Academic journal article Studies in Romanticism

Coleridge's "Multeity in Unity" and the Statuesque and Picturesque Impulses

Academic journal article Studies in Romanticism

Coleridge's "Multeity in Unity" and the Statuesque and Picturesque Impulses

Article excerpt

WITHOUT CONTRADICTION, COLERIDGE IS REGARDED CRITICALLY AS A fine poet whose genius might have unlocked the language of the birds had he chanced upon a hint of dragon's blood, and locally as a philosopher manque who menaced the town's children with impromptu discourses on metaphysics. His most confusing regard in scholarship is often as a philosopher of aesthetics. He is either a brilliant aesthetician whose Biographia Literaria (1817) set into theory the revolutions in poetry and criticism in Romantic Britain, or an abstruse plagiarist of German philosophy. Coleridge never did produce a systematic philosophy of the arts, let alone the compendium of all knowledge toward which all of his life and work were bent, but his critical oeuvre presents fascinating and at times novel aesthetic theories.

Alongside his theories of imagination and symbol, Coleridge's most important contribution to aesthetics is his formula "multeity in unity." (1) This article sets forth an analysis of "multeity in unity," that vague but essential definition of beauty in Coleridge's aesthetics. Along with his essay "On Poesy or Art" (1818), I will discuss Coleridge's Essays on the Principles of Genial Criticism in the Fine Arts (1814), for while they have been overlooked the Essays provide the clearest sustained attempt in Coleridge's critical oeuvre at attempting a philosophy of the fine arts and are the source of the phrase "multeity in unity." The distinction of aesthetic terms is crucial to understanding Coleridge's definition of beauty, but the Essays alone do not suffice. The somewhat fragmentary attempts at defining aesthetic terms, published before but in the same year as the Essays on the Principles of Genial Criticism, I regard as preparatory essays and critical supplements to the main text. These preparatory essays provide the groundwork for the fuller but assumed conceptualization of beauty as "multeity in unity" in the later Essays, as they present the constituent elements contained in that principle in the form of various categories or, as I later term them, impulses. The preparatory essays are titled as follows: "On Aesthetic Problems," "Definitions of Aesthetic Terms," and "On the Distinction Between the Picturesque and the Sublime." The aesthetic categories on which I will be focusing are the Shapely, the Beautiful, the Picturesque, and the Statuesque. All of these shorter essays, published around the same time, constellate Coleridge's project to define aesthetic terms.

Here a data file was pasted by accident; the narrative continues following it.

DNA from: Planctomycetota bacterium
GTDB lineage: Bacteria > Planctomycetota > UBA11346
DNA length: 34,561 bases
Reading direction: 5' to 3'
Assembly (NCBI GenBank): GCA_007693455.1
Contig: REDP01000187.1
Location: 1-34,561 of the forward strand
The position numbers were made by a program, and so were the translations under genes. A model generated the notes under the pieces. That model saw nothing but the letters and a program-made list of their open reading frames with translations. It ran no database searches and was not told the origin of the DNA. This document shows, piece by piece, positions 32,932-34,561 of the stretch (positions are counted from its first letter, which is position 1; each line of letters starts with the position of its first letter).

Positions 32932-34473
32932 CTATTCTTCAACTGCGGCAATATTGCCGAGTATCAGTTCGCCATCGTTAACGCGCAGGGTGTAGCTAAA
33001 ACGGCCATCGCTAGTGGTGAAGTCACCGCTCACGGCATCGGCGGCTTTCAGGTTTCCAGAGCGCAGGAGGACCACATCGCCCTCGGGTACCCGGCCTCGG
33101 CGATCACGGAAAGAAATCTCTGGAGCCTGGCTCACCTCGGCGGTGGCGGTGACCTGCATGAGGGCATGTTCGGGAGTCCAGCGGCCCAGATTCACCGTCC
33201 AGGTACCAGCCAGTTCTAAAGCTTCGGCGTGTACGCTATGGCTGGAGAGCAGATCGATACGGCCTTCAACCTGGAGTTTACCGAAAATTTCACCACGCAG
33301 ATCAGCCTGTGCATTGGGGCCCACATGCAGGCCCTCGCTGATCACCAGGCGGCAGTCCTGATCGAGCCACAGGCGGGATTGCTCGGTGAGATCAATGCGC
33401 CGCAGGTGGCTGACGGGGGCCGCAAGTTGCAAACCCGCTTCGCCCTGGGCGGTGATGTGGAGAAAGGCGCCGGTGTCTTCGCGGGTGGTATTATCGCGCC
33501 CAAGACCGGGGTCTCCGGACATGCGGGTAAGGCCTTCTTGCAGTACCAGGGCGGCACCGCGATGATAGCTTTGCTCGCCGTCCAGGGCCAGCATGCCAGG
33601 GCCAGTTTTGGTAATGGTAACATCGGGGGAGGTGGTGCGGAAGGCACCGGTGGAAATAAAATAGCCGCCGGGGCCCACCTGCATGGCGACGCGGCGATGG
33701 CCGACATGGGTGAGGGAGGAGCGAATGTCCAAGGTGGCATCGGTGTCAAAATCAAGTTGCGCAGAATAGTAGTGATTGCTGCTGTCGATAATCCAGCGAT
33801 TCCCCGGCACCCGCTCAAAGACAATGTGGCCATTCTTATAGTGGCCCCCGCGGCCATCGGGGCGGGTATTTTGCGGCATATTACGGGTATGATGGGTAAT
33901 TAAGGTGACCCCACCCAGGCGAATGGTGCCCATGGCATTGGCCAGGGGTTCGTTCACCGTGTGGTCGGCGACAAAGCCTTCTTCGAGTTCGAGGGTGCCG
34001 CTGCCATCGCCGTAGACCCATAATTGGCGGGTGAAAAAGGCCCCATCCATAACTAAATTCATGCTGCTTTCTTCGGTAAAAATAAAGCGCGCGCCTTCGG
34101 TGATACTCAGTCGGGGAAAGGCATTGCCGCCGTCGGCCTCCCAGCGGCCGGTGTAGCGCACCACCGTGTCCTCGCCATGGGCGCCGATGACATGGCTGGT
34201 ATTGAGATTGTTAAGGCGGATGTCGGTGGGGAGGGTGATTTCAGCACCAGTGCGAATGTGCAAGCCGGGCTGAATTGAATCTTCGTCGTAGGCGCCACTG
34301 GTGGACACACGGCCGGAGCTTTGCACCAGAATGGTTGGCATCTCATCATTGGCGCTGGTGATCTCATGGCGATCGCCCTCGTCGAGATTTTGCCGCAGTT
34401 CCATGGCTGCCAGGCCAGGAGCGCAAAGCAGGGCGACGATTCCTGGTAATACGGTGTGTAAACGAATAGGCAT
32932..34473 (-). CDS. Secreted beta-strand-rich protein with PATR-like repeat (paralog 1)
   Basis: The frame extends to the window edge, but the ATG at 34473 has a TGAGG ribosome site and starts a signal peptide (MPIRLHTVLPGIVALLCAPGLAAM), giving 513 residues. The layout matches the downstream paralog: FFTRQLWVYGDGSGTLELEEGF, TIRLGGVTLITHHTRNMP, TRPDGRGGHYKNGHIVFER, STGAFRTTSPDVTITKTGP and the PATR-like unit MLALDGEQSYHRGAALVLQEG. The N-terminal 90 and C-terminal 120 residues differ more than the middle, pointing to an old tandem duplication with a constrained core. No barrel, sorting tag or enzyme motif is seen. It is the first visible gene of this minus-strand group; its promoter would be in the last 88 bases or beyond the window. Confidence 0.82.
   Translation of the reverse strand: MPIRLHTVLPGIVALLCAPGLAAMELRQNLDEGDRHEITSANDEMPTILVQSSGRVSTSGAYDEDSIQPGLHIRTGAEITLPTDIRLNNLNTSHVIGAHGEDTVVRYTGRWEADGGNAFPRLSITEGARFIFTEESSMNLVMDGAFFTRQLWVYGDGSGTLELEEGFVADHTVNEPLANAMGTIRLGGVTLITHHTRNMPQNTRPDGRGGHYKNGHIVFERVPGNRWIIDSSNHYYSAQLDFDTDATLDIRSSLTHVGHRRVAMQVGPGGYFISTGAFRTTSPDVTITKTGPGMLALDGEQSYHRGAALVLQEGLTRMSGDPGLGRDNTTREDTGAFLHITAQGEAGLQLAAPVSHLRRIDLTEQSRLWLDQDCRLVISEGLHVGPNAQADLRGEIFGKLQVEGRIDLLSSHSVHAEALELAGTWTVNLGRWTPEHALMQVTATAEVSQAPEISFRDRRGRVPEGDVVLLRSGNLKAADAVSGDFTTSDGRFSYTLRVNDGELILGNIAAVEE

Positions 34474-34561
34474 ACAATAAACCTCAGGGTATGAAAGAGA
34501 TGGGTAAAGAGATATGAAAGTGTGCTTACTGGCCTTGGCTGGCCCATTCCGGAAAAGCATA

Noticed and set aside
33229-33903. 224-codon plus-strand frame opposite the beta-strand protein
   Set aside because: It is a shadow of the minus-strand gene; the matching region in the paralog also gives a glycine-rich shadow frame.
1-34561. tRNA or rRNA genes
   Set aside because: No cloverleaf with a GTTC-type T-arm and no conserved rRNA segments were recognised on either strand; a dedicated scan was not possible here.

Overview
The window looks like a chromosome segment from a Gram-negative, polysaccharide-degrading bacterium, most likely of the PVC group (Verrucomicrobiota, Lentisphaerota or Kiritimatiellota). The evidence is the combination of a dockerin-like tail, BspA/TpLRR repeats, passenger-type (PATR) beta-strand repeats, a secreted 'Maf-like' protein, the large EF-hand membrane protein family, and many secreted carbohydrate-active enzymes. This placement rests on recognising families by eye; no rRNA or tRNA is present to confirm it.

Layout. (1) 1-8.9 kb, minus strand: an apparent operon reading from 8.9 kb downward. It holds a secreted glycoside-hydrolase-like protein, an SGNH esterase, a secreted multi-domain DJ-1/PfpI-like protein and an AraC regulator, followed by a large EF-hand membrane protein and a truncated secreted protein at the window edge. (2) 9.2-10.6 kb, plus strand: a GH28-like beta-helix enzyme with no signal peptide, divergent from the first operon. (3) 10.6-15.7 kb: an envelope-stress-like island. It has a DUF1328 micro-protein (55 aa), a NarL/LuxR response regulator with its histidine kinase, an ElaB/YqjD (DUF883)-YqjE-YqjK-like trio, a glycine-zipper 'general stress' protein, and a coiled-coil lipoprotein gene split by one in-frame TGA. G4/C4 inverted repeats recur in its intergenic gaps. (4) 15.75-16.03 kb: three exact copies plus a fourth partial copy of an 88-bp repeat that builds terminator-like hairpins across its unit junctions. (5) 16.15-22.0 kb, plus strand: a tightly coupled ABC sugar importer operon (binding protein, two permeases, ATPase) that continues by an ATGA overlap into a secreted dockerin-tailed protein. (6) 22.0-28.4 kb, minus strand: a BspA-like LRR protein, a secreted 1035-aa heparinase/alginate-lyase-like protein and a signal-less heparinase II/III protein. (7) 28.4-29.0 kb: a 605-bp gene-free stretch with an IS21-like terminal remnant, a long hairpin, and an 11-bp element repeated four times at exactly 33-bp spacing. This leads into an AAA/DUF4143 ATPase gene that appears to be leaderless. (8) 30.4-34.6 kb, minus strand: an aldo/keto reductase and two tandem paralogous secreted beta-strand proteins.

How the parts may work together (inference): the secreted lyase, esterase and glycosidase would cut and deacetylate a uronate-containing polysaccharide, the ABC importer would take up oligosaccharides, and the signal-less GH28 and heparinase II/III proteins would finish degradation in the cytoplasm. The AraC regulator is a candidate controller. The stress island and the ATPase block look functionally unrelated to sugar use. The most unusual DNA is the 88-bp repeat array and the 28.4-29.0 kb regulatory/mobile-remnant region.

In reaction to then popular theories of association, Coleridge attempts to furnish for both the artist and the philosophical critic an objective and universal principle that serves originality, imagination, beauty, and any other vicissitude of the creation, experience, and judgment of art. While the resulting term "multeity in unity" is assumed in Romantic scholarship as intelligible per se, it is my purpose to examine its constituent parts and thus significance as a term in Coleridge's criticism. I ultimately will argue that the aesthetic categories the Picturesque and the Statuesque represent analytically distinguished impulses, respectively, of the centrifugal and centripetal forces on which the simultaneously variegating and unifying function of "multeity in unity" is premised. The Statuesque impulse reappears in Coleridge's later and better-recognized statements on plastic imagination.

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The Essays on the Principles of Genial Criticism in the Fine Arts afford a baroque but sweeping view of Coleridge's dedication to philosophical criticism and the fine arts. Walter Jackson Bate, in assessing the Essays as Coleridge's "most important single contribution to the general criticism of art," is in fact echoing Coleridge's own statement that the Essays represent his "best compositions," and are a "natural predecessor of the Biographia." (2) Such high regard is met with a fascinating history of Coleridge's experiences with the fine arts and his search for basic principles of criticism that might account for the many paintings and statues Coleridge examined at home and on his travels. …

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